The effect of personnel policies on innovation has again been brought into the spotlight in a recent study described in an August 17, 2016 Harvard Business Review article. The study shows that U.S. state-level employment nondiscrimination acts (ENDAs)—laws that prohibit discrimination based on sexual orientation and gender identity—spur innovation. More specifically, the study found that U.S. public companies headquartered in states that have passed ENDAs experienced an 8% increase in the number of patents and an 11% increase in the number of patent citations relative to companies headquartered in states that have not. Interestingly, the result was more pronounced for companies that previously have not implemented nondiscrimination policies, for companies in states with a LGBT population and for companies in human capital-intensive industries. The authors of the study argued that ENDAs positively affect innovation by matching more creative employees with innovative companies.

I’m not going to argue, of course, that in order to be more innovative, you have to be a gay, lesbian or permanently employed (as opposed to employment at will). What I do want to argue is that innovation implies certain level of freedom, be it freedom from fear of failure or freedom from being discriminated for whatever reason.

Sounds too farfetched? Hold on. Last week, the 2016 version of the Global Innovation Index (GII) was revealed. The GII gauges the world economies based on infrastructure, market and business sophistication and research. As in the previous years, Switzerland took the title of the world most innovative country; Sweden was second, the United Kingdom third and the U.S. fourth.

Back in 2014, I made a notion that the top of the GII ranking was heavily populated by countries representing developed democracies, the societies with strongly upheld political and individual freedoms. (And to make sure that this observation had any statistical meaning, I compared the 2013 GII with the 2013 Freedom of the World Report published by Freedom House, a U.S.-based non-government organization that monitors democratic developments around the world.) Nothing seems to have changed on the innovation Olympus since then. Moreover, it’s so tempting to argue–in the light of the findings discussed above–that it’s not by sheer coincidence that among the 10 most innovative countries in the 2016 GII, there are eight Western European countries with strong labor and antidiscrimination laws.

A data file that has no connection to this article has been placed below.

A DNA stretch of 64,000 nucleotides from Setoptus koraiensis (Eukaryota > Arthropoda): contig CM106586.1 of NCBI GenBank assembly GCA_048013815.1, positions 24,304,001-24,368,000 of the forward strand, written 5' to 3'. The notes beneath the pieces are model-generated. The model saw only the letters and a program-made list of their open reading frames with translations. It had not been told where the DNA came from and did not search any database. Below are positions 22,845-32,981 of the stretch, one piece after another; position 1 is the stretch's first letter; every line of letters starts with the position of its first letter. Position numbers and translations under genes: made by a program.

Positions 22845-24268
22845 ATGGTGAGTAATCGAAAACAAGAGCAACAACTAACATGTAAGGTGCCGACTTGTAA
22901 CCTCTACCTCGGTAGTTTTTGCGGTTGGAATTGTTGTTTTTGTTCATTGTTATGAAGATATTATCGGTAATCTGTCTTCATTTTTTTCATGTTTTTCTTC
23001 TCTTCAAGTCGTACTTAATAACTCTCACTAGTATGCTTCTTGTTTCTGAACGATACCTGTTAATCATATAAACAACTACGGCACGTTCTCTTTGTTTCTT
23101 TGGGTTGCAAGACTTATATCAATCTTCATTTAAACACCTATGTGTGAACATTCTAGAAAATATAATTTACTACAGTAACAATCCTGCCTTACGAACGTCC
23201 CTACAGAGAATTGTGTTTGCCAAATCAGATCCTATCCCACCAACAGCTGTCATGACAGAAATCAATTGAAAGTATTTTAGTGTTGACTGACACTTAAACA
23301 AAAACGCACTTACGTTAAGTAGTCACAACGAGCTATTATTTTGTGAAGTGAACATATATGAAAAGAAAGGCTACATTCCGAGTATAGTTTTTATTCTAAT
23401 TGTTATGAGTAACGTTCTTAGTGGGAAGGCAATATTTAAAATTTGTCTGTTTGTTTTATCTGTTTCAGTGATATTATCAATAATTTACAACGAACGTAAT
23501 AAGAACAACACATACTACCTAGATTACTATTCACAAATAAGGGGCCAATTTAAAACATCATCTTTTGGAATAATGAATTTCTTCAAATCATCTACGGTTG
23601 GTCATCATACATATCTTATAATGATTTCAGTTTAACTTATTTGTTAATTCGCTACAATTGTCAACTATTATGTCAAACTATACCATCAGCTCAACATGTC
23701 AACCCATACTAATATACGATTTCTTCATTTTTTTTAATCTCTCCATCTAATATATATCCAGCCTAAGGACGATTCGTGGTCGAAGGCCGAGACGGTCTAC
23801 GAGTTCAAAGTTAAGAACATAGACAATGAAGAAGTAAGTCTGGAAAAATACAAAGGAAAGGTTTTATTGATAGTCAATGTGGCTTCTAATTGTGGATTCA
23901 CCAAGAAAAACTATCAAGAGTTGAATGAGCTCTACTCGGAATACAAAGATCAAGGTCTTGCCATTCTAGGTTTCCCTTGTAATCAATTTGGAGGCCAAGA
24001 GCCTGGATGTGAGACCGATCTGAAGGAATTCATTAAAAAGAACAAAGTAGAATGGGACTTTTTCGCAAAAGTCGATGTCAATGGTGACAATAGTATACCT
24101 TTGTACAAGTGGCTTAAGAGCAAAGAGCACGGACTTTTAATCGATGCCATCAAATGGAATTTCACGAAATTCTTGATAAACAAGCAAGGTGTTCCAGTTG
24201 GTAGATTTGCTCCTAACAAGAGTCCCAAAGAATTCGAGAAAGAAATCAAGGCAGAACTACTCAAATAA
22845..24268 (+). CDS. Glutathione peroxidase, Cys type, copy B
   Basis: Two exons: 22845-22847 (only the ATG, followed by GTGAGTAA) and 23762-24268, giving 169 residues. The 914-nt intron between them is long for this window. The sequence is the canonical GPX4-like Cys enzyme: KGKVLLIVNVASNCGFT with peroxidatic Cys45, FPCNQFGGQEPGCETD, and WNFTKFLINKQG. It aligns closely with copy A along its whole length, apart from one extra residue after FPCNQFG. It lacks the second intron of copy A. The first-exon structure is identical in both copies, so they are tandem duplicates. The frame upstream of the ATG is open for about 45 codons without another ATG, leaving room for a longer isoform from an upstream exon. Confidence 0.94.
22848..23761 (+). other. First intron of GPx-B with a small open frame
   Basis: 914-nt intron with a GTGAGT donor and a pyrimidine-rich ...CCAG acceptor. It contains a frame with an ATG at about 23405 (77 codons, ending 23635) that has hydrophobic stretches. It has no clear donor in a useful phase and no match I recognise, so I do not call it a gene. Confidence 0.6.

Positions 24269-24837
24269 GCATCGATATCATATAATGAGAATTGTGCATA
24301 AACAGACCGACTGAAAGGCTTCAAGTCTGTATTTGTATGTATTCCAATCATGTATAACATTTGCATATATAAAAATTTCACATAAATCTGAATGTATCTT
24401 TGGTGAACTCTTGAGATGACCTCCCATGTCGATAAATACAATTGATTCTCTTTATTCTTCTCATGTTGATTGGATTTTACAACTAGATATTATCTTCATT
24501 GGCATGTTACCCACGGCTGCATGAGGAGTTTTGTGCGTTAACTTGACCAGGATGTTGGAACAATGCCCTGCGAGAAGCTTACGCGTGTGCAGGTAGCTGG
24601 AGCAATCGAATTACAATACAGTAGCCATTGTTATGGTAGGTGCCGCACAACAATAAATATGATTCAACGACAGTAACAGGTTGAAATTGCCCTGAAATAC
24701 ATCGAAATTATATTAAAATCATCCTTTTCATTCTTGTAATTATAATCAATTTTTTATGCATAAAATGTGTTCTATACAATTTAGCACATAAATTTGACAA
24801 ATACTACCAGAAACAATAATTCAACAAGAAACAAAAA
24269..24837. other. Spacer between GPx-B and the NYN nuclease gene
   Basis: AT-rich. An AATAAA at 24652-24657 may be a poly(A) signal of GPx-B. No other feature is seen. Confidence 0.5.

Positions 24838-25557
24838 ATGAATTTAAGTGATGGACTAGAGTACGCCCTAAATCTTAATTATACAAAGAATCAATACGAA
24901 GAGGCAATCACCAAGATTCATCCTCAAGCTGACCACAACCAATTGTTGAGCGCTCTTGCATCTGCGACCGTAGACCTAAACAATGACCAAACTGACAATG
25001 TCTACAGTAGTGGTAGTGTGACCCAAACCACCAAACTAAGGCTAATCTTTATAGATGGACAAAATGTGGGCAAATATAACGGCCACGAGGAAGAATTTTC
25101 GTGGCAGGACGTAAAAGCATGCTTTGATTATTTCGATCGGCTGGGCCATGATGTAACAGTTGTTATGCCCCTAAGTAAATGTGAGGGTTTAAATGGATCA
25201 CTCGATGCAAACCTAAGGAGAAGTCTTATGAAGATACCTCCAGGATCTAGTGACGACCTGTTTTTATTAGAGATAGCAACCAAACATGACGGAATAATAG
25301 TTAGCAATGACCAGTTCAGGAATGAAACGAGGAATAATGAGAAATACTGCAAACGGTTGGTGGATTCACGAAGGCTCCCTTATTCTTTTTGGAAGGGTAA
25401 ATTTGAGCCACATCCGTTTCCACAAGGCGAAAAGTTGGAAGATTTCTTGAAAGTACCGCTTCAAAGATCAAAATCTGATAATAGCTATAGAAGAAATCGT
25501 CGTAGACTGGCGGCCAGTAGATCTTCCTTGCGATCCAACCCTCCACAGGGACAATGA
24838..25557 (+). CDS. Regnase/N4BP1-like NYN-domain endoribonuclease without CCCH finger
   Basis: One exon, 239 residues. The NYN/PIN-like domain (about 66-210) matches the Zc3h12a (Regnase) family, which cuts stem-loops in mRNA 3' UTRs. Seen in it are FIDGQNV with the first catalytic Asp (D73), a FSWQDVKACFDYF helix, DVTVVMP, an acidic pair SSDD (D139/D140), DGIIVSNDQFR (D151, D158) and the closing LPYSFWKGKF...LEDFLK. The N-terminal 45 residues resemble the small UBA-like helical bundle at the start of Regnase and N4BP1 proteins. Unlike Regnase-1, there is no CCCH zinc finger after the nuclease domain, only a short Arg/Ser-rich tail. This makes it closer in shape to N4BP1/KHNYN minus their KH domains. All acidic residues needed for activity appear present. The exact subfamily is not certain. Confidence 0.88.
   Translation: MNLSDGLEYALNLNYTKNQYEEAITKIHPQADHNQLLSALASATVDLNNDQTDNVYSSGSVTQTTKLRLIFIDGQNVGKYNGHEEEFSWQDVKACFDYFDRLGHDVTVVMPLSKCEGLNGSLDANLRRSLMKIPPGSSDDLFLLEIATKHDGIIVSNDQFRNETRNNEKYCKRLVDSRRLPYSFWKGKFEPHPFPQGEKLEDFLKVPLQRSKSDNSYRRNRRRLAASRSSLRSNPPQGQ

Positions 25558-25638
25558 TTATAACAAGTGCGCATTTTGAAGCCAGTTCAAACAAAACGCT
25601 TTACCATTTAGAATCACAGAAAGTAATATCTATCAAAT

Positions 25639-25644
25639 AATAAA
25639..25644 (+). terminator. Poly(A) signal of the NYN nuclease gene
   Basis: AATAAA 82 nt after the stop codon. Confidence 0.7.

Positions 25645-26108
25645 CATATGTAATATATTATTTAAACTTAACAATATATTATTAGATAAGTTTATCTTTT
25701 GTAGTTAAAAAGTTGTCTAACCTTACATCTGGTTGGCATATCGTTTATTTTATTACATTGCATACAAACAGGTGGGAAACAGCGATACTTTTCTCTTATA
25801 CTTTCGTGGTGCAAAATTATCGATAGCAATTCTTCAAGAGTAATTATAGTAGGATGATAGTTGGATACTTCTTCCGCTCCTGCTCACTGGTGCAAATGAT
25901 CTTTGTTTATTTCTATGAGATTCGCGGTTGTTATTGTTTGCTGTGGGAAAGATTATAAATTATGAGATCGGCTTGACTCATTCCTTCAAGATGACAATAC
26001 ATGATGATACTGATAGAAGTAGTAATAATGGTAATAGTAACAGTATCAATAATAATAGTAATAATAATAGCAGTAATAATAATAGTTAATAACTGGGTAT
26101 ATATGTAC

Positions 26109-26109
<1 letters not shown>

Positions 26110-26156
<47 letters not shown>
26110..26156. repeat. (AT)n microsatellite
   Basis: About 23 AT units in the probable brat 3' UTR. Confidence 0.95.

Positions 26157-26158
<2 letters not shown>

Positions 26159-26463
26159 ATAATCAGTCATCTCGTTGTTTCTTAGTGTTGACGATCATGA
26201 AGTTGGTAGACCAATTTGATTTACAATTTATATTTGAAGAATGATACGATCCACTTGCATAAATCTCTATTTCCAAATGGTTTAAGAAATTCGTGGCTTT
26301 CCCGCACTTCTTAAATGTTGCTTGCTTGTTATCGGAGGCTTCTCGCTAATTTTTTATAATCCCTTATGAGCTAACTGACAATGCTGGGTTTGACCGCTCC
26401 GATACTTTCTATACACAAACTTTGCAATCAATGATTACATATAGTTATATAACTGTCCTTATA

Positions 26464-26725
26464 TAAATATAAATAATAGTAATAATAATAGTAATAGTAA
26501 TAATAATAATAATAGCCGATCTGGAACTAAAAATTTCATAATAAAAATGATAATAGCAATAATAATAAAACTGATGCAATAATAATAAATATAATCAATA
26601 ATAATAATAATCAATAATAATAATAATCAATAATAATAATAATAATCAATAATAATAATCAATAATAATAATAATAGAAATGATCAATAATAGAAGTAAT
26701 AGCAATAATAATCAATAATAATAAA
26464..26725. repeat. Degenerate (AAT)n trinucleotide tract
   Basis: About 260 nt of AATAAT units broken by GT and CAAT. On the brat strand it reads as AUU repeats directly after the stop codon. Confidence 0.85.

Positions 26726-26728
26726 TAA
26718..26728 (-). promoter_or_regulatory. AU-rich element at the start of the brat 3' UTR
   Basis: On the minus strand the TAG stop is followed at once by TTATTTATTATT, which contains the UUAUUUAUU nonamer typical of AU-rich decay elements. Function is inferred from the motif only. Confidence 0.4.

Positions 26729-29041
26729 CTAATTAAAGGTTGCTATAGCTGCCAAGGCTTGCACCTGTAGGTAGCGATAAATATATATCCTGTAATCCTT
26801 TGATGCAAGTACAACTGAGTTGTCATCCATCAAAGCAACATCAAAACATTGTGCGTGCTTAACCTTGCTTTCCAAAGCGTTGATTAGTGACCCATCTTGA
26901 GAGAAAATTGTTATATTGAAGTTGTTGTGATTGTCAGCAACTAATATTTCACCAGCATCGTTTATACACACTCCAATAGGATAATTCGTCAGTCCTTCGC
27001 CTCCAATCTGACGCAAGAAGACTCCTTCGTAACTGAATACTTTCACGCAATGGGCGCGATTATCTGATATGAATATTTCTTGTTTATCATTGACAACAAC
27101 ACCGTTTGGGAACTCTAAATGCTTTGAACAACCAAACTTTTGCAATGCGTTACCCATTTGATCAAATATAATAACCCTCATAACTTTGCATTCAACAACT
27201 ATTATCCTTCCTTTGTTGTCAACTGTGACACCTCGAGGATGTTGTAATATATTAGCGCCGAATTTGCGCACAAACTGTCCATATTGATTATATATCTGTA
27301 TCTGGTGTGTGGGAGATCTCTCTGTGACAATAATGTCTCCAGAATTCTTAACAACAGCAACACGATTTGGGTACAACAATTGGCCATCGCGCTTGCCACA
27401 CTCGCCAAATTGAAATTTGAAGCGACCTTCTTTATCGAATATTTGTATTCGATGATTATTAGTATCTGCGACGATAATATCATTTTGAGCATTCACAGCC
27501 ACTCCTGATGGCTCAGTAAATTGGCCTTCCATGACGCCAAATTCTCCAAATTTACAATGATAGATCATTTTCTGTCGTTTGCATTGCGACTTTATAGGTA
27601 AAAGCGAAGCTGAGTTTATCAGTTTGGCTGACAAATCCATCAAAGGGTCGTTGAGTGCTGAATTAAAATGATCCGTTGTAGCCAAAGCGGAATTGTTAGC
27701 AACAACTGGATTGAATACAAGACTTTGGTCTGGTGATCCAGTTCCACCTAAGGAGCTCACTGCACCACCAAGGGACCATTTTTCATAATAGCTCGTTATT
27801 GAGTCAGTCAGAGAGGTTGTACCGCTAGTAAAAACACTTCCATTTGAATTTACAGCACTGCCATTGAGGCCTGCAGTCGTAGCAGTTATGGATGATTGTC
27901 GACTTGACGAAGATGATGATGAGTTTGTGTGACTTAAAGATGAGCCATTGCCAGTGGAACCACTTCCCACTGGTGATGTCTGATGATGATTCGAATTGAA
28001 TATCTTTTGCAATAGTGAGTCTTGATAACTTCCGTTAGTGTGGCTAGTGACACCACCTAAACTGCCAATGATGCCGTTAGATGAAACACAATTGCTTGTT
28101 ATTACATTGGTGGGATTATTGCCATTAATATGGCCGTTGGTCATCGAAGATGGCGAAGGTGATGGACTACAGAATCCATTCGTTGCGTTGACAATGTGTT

Are we watching a growing body of empirical evidence to what many of us always intuitively knew: in order to innovate, you need freedom? Do we need any further proof to this thesis at all?

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Crowdsourcing: two approaches, two different outcomes

In my July 16 post, I set out to prove that crowdsourcing is a very cost-effective tool allowing solving problems at much less cost compared to other innovation tools, and, therefore, the low popularity of crowdsourcing, of which I wrote earlier, can’t be explained by its being prohibitively expensive. In this post, I’ll continue the comparison exercise and talk about effectiveness of two different crowdsourcing approaches.

I like saying that one needs only two things to run a crowdsourcing campaign: a question and a crowd. The topic of selecting and formulating a proper question to crowdsource is of immense importance, and I’ll take on this topic later. Today let me deal with crowds.